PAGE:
The government of the banana republic of Obamistan joined China, Cuba, and Saudi Arabia in supporting a UN resolution calling for limits on free speech.
Bill Hobbs thinks there must have been some kind of misunderstanding. Maybe the Obama administration is dyslexic. They see “Free Speech” and think it says “Free Sheep”. Maybe not, too.
The Obama administration has marked its first foray into the UN human rights establishment by backing calls for limits on freedom of expression. The newly-minted American policy was rolled out at the latest session of the UN Human Rights Council, which ended in Geneva on Friday. …
For more than a decade, a UN resolution on the freedom of expression was shepherded through the Council, and the now defunct Commission on Human Rights which it replaced, by Canada. Over the years, Canada tried mightily to garner consensus on certain minimum standards, but the “reformed” Council changed the distribution of seats on the UN’s lead human rights body. In 2008, against the backdrop of the publication of images of Mohammed in a Danish newspaper, Cuba and various Islamic countries destroyed the consensus and rammed through an amendment which introduced a limit on any speech they claimed was an “abuse . . . [that] constitutes an act of racial or religious discrimination.”
The Obama administration decided that a revamped freedom of expression resolution, extracted from Canadian hands, would be an ideal emblem for its new engagement policy. So it cosponsored a resolution on the subject with none other than Egypt–a country characterized by an absence of freedom of expression. …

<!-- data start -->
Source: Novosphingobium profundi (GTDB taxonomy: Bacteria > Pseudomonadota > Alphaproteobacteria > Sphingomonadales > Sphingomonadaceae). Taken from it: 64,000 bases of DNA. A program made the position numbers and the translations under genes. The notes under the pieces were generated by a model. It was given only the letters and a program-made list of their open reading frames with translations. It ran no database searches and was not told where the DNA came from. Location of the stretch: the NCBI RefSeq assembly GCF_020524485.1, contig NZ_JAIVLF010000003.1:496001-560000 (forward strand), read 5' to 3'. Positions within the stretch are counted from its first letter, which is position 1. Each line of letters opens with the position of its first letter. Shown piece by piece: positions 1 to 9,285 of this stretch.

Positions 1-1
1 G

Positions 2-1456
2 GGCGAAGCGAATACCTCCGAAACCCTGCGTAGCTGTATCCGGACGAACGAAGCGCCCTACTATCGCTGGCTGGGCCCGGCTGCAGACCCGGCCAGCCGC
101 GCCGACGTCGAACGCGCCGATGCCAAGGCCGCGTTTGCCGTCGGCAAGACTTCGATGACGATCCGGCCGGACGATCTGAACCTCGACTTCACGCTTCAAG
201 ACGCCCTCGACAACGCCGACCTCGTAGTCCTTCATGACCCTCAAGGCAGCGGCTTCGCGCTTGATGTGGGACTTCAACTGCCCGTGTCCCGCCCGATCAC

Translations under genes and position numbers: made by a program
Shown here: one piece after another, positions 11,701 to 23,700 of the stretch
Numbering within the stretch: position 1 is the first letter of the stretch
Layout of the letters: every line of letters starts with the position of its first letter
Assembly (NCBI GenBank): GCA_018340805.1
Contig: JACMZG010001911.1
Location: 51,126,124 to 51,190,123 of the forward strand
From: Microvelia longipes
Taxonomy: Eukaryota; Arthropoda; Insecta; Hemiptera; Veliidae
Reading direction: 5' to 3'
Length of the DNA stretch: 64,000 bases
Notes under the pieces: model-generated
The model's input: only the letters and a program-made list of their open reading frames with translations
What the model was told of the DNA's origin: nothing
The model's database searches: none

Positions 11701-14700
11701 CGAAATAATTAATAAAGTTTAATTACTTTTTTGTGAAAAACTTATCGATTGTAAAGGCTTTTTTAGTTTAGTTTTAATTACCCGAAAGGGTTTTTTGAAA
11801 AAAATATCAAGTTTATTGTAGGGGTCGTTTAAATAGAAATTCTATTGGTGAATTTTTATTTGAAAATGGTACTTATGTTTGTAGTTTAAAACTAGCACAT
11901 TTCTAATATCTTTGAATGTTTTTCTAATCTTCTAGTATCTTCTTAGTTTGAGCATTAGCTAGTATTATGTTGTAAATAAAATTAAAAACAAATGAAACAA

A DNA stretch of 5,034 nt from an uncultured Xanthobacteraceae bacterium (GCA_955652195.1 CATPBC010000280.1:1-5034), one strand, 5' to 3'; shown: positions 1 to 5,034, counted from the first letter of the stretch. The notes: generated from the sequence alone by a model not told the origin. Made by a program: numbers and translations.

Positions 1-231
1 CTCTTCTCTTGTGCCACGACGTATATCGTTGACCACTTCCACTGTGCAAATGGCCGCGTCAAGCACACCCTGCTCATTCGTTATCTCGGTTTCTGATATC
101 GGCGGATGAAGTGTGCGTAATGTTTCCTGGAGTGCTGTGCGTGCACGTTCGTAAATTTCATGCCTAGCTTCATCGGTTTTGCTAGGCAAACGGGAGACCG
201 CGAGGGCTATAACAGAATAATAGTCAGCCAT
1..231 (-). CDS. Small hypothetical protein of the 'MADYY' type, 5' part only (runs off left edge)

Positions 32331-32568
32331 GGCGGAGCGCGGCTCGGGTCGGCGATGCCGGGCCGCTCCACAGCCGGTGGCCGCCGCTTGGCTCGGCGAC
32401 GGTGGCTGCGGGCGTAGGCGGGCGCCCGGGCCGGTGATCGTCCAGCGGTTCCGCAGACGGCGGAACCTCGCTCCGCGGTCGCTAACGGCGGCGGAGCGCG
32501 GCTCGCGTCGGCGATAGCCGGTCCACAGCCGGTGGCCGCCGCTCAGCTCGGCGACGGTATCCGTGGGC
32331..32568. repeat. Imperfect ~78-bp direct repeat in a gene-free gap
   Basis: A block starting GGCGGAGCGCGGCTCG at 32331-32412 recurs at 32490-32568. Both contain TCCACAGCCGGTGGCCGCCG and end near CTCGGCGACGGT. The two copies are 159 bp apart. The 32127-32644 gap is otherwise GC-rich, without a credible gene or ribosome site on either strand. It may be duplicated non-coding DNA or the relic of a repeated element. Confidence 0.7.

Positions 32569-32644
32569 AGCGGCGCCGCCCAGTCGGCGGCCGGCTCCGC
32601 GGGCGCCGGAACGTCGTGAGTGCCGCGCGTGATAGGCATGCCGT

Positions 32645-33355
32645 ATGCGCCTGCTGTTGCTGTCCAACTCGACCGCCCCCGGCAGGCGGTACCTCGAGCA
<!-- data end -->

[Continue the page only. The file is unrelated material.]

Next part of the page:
The new resolution, championed by the Obama administration, has a number of disturbing elements. It emphasizes that “the exercise of the right to freedom of expression carries with it special duties and responsibilities . . .” which include taking action against anything meeting the description of “negative racial and religious stereotyping.” It also purports to “recognize . . . the moral and social responsibilities of the media” and supports “the media’s elaboration of voluntary codes of professional ethical conduct” in relation to “combating racism, racial discrimination, xenophobia and related intolerance.”
Pakistan’s Ambassador Zamir Akram, speaking on behalf of the Organization of the Islamic Conference, made it clear that they understand the resolution and its protection against religious stereotyping as allowing free speech to be trumped by anything that defames or negatively stereotypes religion. The idea of protecting the human rights “of religions” instead of individuals is a favorite of those countries that do not protect free speech and which use religion–as defined by government–to curtail it.